A benign thriller that fails to thrill is like a wet match that fails to light: frustrating and pointless. That describes The Snowman and still leaves room to tell you how awful it is from start to finish. Not a single scene works as anything more than a total waste of good film.
A serial killer is on the prowl in the freezing winter wastes of Norway. Michael Fassbender appears as a curious, dissipated drunk assigned to the case for no reason. The Oslo police department must be desperate. The laughs begin with the detective’s name—Harry Hole! Still drawn to his ex-wife (the anemic looking Charlotte Gainsbourg) and in need of his teenage son’s respect, Harry wants to make good this time, which isn’t easy when you wake up in a stupor every morning in an alley or under a drawbridge. All he knows about the killer is that he stalks his victims, slices their heads off with a wire noose, and mails them to their loved ones in a box from the Norwegian post office, leaving behind carefully arranged body parts and a signature snowman.
All of the victims have one thing in common: they all recently terminated pregnancies. No attempt is made to humanize the women or the detectives working on the case in the Bureau of Missing Persons. The acting is barely above the level of a murmur—including Mr. Fassbender, a Norwegian with a British accent and bloodshot eyes, who looks terminally catatonic. The action moves slowly, with the energy of an inchworm. Suspects and victims alike appear for moments at a time, with no explanation, and disappear before we even learn their names or relevance to the case, providing tiny, inexplicable cameos with often fewer than 10 lines of dialogue for Chloe Sevigny, Val Kilmer, Toby Jones and J. K. Simmons that add nothing to the plot. What we get instead of pace, suspense, coherence, character development, motivation and narrative trajectory are a lot of gruesome, head-ripping decapitations in the snow. It is always snowing, yet the lighting and camerawork are so dark you can’t see what’s going on half the time anyway. Count your blessings.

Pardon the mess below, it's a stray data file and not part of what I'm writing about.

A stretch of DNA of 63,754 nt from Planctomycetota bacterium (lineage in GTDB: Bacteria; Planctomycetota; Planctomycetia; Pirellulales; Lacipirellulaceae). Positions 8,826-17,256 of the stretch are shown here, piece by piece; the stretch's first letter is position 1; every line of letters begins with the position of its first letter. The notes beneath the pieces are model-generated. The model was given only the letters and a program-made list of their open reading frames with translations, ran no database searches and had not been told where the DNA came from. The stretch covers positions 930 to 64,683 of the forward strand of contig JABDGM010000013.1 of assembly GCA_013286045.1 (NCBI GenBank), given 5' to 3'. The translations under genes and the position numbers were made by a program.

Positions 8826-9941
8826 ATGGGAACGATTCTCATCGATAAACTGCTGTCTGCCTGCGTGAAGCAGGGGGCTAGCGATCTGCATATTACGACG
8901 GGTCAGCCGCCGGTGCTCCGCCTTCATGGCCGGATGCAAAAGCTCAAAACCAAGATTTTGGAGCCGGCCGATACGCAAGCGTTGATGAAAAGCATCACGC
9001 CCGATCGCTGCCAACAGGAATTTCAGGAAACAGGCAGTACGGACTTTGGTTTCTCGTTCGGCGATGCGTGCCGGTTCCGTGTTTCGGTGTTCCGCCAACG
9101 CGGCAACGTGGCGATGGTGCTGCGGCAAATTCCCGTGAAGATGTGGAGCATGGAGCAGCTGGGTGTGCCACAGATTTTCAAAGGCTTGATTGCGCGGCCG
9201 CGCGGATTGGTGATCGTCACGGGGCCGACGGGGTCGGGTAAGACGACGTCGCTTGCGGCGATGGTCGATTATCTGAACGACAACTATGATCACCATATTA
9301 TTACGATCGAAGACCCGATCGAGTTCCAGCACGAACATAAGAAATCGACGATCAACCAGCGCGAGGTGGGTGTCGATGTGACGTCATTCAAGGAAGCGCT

Tomas Alfredson, the director who showed a remarkable grasp of the action genre with Tinker, Tailor, Soldier, Spy, shows a grasp of nothing heavier than a paper coffee cup in this muddled, meandering mess. None of it makes any sense and when the killer’s identity is finally revealed, it has the shock value of an afternoon nap. In a good crime thriller, it is imperative to make you care about both the victims and the perps. The only thing you care about here is how much longer you’ve got to go before the damn thing ends, and the only mystery in The Snowman is why anybody of repute made it in the first place.